My Century: The Odyssey of a Polish Intellectual
Written by Aleksander Wat
Edited & Translated from the Polish by Richard Lourie
Introduction by Czeslaw Milosz
In My Century the great Polish poet Aleksander Wat provides a spellbinding account of life in Eastern Europe in the midst of the terrible twentieth century. Based on interview with Nobel Prize winner Czeslaw Milosz, My Century describes the artistic, sexual, and political experimentation--in which Wat was a major participant--that followed the end of World War I: an explosion of talent and ideas which, he argues, in some ways helped to open the door to the destruction that the Nazis and Bolsheviks soon visited upon the world. But Wat's book is at heart a story of spiritual struggle and conversion. He tells of his separation during World War II from his wife and young son, of his confinement in the Soviet prison system, of the night when the sound of far-off laughter brought on a vision of "the devil in history." "It was then," Wat writes, "that I began to be a believer."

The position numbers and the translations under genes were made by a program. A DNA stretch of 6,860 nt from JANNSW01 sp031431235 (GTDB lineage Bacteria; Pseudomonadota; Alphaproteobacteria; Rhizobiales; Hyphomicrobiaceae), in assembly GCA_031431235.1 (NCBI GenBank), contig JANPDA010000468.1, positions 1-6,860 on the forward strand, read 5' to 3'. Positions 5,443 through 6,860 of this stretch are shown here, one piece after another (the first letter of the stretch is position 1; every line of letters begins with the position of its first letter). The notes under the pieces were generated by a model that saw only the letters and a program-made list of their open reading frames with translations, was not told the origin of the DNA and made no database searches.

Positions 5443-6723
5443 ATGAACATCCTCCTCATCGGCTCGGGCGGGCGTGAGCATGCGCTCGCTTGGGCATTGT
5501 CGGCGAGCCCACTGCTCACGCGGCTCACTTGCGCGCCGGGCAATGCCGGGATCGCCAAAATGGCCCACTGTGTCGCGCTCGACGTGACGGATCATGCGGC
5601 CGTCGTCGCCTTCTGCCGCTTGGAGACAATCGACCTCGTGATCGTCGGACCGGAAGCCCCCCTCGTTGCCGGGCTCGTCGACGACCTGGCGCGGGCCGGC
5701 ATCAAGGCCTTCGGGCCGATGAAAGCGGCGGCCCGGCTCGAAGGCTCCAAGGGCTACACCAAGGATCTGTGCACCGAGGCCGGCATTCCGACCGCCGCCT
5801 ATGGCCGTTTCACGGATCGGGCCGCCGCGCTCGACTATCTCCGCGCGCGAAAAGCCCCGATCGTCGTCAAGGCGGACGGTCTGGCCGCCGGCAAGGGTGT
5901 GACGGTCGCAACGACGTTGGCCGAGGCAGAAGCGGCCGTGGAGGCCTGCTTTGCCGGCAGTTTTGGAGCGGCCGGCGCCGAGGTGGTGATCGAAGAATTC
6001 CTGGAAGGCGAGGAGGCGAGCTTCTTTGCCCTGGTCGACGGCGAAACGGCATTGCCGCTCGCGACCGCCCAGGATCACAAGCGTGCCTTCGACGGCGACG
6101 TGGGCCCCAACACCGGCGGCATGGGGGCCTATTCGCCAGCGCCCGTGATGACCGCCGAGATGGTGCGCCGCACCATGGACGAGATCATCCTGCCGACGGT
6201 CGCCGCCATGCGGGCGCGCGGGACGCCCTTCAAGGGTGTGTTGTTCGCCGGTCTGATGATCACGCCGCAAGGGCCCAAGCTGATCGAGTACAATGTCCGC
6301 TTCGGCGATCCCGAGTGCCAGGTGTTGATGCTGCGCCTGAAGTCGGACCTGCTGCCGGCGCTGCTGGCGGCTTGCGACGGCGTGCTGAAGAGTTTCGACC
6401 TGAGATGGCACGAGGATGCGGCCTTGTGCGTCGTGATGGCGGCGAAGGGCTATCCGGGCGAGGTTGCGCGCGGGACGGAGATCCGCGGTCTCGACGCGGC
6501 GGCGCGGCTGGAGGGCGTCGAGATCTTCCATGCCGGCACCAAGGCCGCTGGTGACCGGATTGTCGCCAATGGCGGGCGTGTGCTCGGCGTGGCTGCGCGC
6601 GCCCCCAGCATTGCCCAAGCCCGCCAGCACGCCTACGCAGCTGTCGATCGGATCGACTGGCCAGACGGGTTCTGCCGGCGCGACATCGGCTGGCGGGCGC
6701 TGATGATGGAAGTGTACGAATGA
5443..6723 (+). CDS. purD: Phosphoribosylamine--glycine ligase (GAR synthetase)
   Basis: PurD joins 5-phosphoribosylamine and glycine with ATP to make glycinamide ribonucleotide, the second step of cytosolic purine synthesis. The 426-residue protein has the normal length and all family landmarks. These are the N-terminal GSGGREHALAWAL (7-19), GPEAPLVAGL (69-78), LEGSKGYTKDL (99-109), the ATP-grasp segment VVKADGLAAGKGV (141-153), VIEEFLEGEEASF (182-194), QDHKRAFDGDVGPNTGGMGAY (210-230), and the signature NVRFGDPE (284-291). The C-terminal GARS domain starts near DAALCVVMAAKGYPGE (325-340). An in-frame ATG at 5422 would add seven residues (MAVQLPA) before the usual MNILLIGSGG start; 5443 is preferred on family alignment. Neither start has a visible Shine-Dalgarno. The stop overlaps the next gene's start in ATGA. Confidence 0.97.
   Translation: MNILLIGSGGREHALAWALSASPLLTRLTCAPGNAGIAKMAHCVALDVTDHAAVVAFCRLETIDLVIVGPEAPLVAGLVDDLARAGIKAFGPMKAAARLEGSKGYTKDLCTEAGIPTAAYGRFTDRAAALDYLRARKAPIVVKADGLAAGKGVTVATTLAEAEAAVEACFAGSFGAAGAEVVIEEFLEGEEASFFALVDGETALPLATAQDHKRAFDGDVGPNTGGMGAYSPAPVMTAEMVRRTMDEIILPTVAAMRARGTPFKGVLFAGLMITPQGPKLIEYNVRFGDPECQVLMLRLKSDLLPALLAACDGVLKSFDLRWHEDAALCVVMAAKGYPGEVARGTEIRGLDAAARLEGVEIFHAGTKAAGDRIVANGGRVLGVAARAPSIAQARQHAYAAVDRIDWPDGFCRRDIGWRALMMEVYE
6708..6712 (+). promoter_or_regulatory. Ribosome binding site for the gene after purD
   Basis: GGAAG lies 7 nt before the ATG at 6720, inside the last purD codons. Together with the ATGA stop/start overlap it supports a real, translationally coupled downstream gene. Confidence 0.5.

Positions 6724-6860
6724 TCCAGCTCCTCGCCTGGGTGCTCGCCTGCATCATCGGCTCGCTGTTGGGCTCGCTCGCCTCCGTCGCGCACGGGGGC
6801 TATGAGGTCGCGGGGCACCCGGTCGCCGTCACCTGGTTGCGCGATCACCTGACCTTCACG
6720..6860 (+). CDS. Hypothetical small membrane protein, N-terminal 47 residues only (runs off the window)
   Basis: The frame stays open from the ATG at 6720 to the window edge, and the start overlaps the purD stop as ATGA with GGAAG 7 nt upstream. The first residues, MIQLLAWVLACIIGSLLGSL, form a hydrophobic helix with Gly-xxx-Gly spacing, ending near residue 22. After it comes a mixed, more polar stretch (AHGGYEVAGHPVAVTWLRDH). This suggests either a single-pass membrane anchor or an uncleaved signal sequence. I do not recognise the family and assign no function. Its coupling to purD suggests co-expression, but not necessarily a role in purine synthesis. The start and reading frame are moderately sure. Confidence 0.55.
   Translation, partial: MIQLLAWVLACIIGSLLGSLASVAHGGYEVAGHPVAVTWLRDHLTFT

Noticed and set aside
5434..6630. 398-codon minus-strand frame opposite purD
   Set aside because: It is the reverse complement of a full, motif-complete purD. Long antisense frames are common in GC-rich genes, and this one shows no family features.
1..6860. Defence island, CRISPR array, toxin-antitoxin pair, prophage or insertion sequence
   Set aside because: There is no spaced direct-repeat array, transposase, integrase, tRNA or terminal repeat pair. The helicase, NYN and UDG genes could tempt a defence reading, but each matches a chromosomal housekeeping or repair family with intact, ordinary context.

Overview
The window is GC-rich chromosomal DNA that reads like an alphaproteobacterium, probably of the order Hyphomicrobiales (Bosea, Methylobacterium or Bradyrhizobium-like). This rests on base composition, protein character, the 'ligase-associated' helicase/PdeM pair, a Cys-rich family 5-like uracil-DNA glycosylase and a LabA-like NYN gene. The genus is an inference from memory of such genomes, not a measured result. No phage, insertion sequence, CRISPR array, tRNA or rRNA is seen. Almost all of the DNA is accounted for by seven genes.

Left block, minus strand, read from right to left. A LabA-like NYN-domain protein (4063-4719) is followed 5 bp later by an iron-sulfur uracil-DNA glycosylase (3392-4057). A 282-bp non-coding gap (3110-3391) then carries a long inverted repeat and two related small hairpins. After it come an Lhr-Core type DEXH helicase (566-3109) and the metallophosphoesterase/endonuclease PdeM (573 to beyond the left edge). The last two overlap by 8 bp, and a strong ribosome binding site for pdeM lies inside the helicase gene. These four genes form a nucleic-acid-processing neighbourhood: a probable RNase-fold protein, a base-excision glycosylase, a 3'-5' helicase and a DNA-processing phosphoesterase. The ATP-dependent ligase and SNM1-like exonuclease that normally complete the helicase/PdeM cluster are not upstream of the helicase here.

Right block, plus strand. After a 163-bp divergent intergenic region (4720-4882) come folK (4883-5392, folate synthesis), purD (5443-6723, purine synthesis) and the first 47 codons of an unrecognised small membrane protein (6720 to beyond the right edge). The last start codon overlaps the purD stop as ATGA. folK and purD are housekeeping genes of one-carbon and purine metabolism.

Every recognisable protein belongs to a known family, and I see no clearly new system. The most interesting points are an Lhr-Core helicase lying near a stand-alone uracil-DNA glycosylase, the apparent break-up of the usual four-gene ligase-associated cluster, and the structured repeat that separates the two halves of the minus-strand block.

"As a document of historical witness, My Century is an extraordinary work. But more than that, it is a masterpiece of autobiography. Wat's voice is irresistible, and he tells his story with such rigor and intelligence, such overpowering human warmth, that one is permanently altered by his words. . . It would be impossible for me to overstate my admiration for this book. It is a magnificent achievement, one of the most moving and powerful books I have ever read."
"I couldn't put it down. . . one reads it with an excitement only a great novel can elicit. . . No one has written so well on prison life, to my knowledge, since Dostoevsky."
ALEKSANDER WAT (1900-1967) was born in Warsaw the descendant of a distinguished Jewish family. He attended Warsaw University forming strong ties with the literary avent-garde. Wat edited a variety of influential journals and helped to disseminate the work of Mayakovsky and the futurists in Poland. In 1939 he fled east and was separated from his wife and young son. The family reunited in Soviet controlled Lwow where Wat was placed under arrest. Imprisoned for two years in the Soviet Union, he converted from Judaism to Christianity. In 1942 he joined his exiled family in Kazakhstan. After the war they returned to Poland, where Wat began to write poetry again while serving as editor of the state publishing house, later they emigrated to France. Wat was invited in 1964 to the University of California, Berkeley, where he taped conversations about his life and times with his countryman the poet Czeslaw Milosz. Edited by Milosz, these were published posthumously as My Century.
Publishing House: NYRB Classics, New York 2003
SoftCover book measuring 5.1" x 8"
407 pages, photographs, index
English Language Version
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